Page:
An ecosystem approach
New Zealand has been on the frontline of Greenpeace’s global Oceans Campaign since the 1980s. New Zealand’s threatened dolphin, sea lion, seabird, shark, and tuna species are all impacted by destructive commercial fisheries operating within the NZ Exclusive Economic Zone (EEZ), and many commercially fished species are impacted by overfishing.
Since the early 1990s Greenpeace’s Oceans Campaign has also had an emphasis on taking an ecosystem approach and a precautionary approach to the marine environment and fisheries management. That’s part of the reason why in 2020 Greenpeace called for 30% of the world’s oceans and marine habitats within them to be fully protected from commercial fishing and minerals exploitation.
Over the past three decades Greenpeace’s Oceans Campaign has also championed protection of our iconic marine species such as whales, dolphins, sea lions, albatrosses, sharks and tunas to help achieve protection of their breeding grounds and habitats in New Zealand, as well as the wider Pacific and Southern Ocean regions.
The campaign has also targeted specific destructive fishing methods and the flawed NZ Quota Management System (QMS) – which has allowed successive ministers to set some unsustainable quotas – and the increasing threat from plastic pollution to ocean ecosystems.
Pulling the plug on plastic pollution
In May 1990, Greenpeace published a new report compiled by recently retired Auckland University Engineering Lecturer Peter Smith who was a long-time volunteer for Greenpeace, on the extent of plastic pollution on NZ beaches and called for a range of new government policies to combat the rising tide of plastic pollution.
It detailed the huge amounts of plastic collected by thousands of school children and volunteers as part of Greenpeace’s Adopt-a-Beach project, which had been launched in October 1989. Project participants carried out a total of 338 beach clean-ups and recorded over 200,000 items of mostly plastic pollution. But that was only the tip of the iceberg as it did not include all NZ beaches.
The results of the project were delivered to Environment Minister Peter Dunne by Peter Smith with a demand that the Government regulate to combat the rising tide of plastic waste and ensure effective recycling systems.
Saving our Sea Lions
Later in 1990, Greenpeace proposed a new Marine Mammal Sanctuary out to 100-km around NZ’s Subantarctic Auckland Islands to protect endangered New Zealand Sea Lions that were being drowned in the Arrow Squid trawl fishery that operated in the area.
The proposal passed unanimously at the International Union for the Conservation of Nature’s (IUCN) General Assembly, but a few months later in 1991 the newly-elected National Government announced that it would only set up a smaller sanctuary that went out 12 nautical miles offshore, and would create an annual NZ Sea Lion ‘kill quota’. That meant the Arrow Squid fishery would be legally allowed to kill up to a specified number of NZ Sea Lions in the area around the sanctuary every year, that would be set by the Government.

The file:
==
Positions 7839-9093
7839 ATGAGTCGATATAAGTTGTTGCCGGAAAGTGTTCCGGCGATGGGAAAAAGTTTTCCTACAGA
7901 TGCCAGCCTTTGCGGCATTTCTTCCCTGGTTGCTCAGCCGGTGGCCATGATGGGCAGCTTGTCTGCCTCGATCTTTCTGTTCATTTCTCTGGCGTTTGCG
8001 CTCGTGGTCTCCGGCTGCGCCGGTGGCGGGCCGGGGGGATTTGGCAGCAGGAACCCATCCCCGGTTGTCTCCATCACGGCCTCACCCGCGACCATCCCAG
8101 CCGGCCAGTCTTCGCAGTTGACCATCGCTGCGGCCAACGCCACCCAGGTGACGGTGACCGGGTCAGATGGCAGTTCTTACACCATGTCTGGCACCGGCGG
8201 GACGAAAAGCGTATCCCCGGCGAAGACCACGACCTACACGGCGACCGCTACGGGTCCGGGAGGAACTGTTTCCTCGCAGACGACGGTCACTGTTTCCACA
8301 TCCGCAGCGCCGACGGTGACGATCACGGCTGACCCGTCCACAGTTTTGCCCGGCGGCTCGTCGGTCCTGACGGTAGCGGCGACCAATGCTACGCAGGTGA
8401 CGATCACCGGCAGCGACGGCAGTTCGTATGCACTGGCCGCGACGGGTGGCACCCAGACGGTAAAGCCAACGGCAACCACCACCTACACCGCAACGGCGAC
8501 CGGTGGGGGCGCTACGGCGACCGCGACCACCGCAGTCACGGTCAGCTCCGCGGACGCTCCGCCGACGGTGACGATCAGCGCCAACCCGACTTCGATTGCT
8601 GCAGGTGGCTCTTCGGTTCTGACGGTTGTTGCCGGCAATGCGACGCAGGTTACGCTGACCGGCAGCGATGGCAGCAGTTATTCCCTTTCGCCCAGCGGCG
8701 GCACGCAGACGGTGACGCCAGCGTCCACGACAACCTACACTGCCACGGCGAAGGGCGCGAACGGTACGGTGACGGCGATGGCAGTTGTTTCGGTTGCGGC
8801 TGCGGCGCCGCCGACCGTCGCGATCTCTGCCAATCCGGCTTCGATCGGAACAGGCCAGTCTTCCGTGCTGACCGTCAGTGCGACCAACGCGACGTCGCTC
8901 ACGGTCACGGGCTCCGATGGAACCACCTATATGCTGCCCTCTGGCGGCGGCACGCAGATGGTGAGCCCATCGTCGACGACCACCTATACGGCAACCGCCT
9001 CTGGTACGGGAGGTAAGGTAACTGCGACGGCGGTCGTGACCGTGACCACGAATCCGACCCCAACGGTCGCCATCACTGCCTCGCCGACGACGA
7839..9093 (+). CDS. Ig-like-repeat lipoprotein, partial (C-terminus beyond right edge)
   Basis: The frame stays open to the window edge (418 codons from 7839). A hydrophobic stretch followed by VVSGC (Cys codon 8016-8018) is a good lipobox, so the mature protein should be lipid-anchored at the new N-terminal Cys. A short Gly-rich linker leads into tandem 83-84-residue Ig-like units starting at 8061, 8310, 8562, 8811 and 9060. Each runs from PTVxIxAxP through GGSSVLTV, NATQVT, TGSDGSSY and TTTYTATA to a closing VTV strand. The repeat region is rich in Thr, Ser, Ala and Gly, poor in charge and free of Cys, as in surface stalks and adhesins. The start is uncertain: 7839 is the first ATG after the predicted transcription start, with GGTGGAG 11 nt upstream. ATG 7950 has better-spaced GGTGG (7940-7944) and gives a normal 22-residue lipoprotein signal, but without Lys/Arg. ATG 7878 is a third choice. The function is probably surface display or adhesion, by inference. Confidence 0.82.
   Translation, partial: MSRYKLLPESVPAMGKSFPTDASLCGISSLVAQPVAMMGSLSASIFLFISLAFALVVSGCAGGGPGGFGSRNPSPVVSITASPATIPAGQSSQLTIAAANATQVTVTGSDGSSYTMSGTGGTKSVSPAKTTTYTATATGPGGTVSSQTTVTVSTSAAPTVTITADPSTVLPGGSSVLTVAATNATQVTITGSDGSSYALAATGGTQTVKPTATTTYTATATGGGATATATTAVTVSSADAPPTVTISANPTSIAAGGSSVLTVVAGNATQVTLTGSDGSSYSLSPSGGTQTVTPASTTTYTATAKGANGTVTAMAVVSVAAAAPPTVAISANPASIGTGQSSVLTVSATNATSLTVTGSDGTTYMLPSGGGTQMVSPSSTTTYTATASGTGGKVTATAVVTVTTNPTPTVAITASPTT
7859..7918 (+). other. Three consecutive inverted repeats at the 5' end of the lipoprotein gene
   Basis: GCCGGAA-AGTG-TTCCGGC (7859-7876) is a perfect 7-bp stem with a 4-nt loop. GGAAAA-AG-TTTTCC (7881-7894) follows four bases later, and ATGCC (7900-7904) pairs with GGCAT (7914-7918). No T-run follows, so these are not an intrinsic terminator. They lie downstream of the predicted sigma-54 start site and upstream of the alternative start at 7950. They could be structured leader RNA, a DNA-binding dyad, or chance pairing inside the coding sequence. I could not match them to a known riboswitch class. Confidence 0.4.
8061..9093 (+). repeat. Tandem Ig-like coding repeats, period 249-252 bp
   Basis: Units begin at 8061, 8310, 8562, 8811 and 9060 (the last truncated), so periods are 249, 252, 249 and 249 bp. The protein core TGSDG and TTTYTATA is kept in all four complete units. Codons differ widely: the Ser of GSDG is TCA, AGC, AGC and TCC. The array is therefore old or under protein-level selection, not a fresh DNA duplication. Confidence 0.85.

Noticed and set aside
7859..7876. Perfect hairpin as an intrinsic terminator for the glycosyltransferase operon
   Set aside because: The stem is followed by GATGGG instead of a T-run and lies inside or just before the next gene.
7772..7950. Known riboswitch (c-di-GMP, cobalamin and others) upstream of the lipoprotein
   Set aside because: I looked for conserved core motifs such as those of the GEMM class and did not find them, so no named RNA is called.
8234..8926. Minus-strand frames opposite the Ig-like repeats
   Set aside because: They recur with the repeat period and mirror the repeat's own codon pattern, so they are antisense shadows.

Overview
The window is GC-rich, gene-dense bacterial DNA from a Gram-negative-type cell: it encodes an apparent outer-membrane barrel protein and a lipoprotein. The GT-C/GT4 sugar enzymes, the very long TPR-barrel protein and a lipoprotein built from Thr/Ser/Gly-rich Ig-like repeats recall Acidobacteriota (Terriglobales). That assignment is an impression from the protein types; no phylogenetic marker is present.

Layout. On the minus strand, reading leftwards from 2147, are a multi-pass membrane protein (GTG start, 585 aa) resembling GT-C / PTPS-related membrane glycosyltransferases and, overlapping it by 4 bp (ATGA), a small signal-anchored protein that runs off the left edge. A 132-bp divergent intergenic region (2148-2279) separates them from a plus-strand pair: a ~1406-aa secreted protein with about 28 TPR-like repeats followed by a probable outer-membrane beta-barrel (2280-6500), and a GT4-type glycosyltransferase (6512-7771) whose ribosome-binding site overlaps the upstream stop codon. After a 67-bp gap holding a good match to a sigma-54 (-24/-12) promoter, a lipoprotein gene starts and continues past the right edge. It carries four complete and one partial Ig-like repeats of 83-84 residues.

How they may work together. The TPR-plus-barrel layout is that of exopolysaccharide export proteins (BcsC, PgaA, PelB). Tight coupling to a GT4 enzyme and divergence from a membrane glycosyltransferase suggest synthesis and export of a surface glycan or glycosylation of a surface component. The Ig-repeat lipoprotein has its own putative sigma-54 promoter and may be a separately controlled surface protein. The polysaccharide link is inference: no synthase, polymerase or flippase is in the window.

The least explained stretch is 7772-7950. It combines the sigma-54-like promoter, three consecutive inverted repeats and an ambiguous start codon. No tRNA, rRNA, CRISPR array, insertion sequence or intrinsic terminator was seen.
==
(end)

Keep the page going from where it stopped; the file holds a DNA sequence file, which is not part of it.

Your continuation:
Greenpeace’s new flagship SV Rainbow Warrior II embarked on an expedition to expose the indiscriminate destructive impact of large-scale ‘Wall of Death’ driftnet fishing on marine wildlife in the Tasman Sea in January 1990, with the goal of documenting the practice and campaigning for a ban. The expedition was instigated and organised by Greenpace New Zealand Oceans Campaigner Mike Hagler.
During the expedition New Zealand underwater photographer and marine biologist Dr Roger Grace and Lorette Dorreboom photographed the appalling death toll of dolphins, marine turtles, and large fish killed by the driftnets.
His powerful photos of the destruction of marine life caused by the driftnets were sent to news media around the world via the ship’s photo-fax and onboard campaigner Mike Hagler spoke to journalists via satellite phone. The powerful images were widely published in global news media, including in New Zealand, and footage distributed after the boat returned to port also ran on TV news reports. This ensured the campaign received mass coverage in the world’s news media.
Mike Hagler attended the UN General Assembly in New York with NZ Prime Minister Geoffrey Palmer in September 1990 to promote a proposal for a global ban on driftnet fishing on the high seas.
“Soon after I started working for Greenpeace, I arranged to meet Prime Minister Geoffrey Palmer to explain to him the impact of large-scale driftnets on marine wildlife and tuna stocks,” recalls Mike Hagler, who was Greenpeace Oceans Campaigner at the time. “After my pitch he said to me that he had no idea of the level of destruction that it was causing and that his officials hadn’t stressed it to him. Then he said, ‘what you’ve told me has completely changed my mind and I am going to tell my officials to do something about this’.”
“A little later he called and asked me to accompany and support him at the annual UN General Assembly (UNGA) in New York, and discuss ways of working to tackle the driftnets issue. When I got to New York, I met with the relevant UN staff and various delegations and I visited the US UNGA office. When I arrived, they said, ‘Mike Hagler, it’s so good to meet you. We followed your [January 1990] campaign in the Tasman Sea and we’re backing you 100% and will propose a resolution for a driftnet ban on the High Seas at the UNGA’.”
“I was amazed,” says Mike Hagler.
That led to a new UNGA resolution in 1991, and then in 1992 the UNGA voted to ban the use of all driftnets longer than 2.5 km on the high seas.
Greenpeace then turned its attention to overfishing in NZ Orange Roughy bottom trawl fisheries. In 1993, Greenpeace New Zealand Executive Director Cindy Kiro gave the go-ahead to filing a request in the NZ High Court for a judicial review of the Minister of Fisheries’ 1993/94 Orange Roughy Chatham Rise quota decision.